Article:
Track 4: Ob-La-Di, Ob-La-Da
One of the more jubilant tracks on the album, this one has somewhat of an interesting recording history, starting on 3 July. It being one of Paul’s original songs written in India, its original, more acoustic version is more of a plodding singalong that hints at having been sung live while there. John, on the other hand, openly hated this song (having called it “his granny music shit” at various points), despite delivering tight “la-la-la” background vocals. After five days of attempting this version, John came in wasted the next evening–always a bad sign, as he would be in prime form for relentless spite–and sat down at the piano. Giving Paul a glare, he hollered “This is how we do it!”…and proceeded to play the much faster, piano-driven and reggae-tinged version you hear today.
Apparently this version not only broke the tension that had been mounting, but on 9 July they added a bunch of banter to the mix, including much laughing, clapping and other noises. Of note is a bit of studio silliness: at 1:35 during “…Desmond lets the children lend a hand”, John responds with an “Arm!” and George with “Leg!” nearly off mike; this happens again at 2:27 with Paul’s “…Molly lets the children lend a hand” with George this time responding with “Foot!”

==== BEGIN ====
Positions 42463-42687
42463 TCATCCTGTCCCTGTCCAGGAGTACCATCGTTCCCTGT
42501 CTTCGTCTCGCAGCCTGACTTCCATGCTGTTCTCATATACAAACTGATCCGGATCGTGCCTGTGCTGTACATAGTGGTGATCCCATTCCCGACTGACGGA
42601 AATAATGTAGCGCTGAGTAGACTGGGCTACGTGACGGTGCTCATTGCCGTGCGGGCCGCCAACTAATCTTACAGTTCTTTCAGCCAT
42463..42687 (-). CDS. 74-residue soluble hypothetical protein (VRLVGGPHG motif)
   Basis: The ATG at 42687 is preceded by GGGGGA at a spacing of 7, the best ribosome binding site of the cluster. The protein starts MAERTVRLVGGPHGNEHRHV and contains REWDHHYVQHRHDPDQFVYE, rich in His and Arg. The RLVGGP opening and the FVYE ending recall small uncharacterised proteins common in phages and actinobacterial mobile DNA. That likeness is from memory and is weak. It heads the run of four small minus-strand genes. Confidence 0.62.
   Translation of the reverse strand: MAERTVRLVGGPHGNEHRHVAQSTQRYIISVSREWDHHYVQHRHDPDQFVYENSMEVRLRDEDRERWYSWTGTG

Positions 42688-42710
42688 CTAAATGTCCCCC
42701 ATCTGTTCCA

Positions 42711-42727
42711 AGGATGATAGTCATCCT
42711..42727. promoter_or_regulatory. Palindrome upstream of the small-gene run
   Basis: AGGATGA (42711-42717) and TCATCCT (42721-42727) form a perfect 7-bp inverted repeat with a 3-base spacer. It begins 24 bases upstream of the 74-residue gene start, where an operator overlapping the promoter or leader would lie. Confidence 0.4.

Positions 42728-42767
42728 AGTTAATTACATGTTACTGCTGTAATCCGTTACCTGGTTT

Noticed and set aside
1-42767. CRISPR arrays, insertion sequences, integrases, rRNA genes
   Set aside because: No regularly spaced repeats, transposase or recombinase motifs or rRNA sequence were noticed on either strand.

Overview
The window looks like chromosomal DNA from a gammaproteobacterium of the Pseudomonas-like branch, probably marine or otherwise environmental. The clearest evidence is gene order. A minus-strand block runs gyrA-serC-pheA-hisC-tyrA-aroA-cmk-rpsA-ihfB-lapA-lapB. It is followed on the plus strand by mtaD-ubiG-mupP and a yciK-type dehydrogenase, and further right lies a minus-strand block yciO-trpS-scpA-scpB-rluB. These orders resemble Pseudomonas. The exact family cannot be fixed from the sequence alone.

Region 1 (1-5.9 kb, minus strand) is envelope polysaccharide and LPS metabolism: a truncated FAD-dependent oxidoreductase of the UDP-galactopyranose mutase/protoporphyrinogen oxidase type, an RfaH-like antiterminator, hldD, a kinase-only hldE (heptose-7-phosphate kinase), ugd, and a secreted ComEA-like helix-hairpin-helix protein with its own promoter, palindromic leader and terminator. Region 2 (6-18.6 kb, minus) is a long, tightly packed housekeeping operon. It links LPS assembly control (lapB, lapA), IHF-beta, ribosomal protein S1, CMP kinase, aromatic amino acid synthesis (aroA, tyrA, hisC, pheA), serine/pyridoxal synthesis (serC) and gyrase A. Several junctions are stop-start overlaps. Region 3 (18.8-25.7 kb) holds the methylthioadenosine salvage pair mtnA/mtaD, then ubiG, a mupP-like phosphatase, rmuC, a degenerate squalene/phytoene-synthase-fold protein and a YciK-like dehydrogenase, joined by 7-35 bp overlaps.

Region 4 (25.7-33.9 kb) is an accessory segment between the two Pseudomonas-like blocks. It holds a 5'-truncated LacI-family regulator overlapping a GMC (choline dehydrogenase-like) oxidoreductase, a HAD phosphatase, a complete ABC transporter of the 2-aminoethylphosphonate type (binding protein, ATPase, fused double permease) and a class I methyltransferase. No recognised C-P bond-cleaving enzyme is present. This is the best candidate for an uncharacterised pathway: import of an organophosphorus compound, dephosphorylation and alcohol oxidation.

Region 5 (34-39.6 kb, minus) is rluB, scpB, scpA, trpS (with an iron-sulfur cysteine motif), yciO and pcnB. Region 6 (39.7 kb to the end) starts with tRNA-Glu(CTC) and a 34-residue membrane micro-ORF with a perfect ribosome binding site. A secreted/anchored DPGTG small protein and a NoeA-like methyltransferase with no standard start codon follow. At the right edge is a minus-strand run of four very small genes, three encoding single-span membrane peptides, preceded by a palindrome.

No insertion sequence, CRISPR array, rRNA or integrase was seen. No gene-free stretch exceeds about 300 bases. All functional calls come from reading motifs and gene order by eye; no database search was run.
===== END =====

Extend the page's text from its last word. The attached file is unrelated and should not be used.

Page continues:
Track 5: Wild Honey Pie
One of the shorter songs in the Beatles’ catalog, clocking in at a mere fifty-five seconds, this was a quickly recorded experiment of Paul’s while John and Ringo were busy elsewhere, and George was away on a quick three-day trip to Greece. Many studio experiments were thrown around at this time, and many of them were shoehorned into other songs (such as Paul’s “Can you take me back…” from the “I Will” session being added on to the end of “Cry Baby Cry”), but this little bit was Paul’s attempt at layering multiple sounds on top of each other. Thus the multiple guitars using the tremolo arm (aka, the whammy bar) and multiple Pauls howling away. It very nearly did not make the cut, but apparently George’s wife Patti enjoyed it so much they kept it.
Track 6: The Continuing Story of Bungalow Bill
Another campfire singalong-style track from India, this track of John’s is an acid comment on an American visitor to the ashram. While John was his usual abrasive self to those he didn’t know well, he took a particular dislike to this person and his mother. Story goes that they completely missed the point of what life at the ashram was about, having brought a ridiculous amount of luggage and having gone out tiger hunting (and being quite proud of a particular kill he’d made)–to put it bluntly, they weren’t there for the spirituality, but to say they hobnobbed with the Beatles and the Maharishi.
The recording for this track was incredibly quick–“I’m So Tired” from Side B was recorded and finished on the same night as well–and includes not just the four Beatles but Ringo’s wife Maureen and Yoko Ono singing background (with Yoko adding the mother’s line “Not when he looked so fierce”), and associate producer Chris Thomas kicking off the prerecorded flamenco riff on the Mellotron that opens the song. It’s played quite loosely–perhaps like many of the other India songs, it retains its organic feel–and with only three takes recorded, it nevertheless feels complete, even as it breaks down into banter and noise at the end.
Track 7: While My Guitar Gently Weeps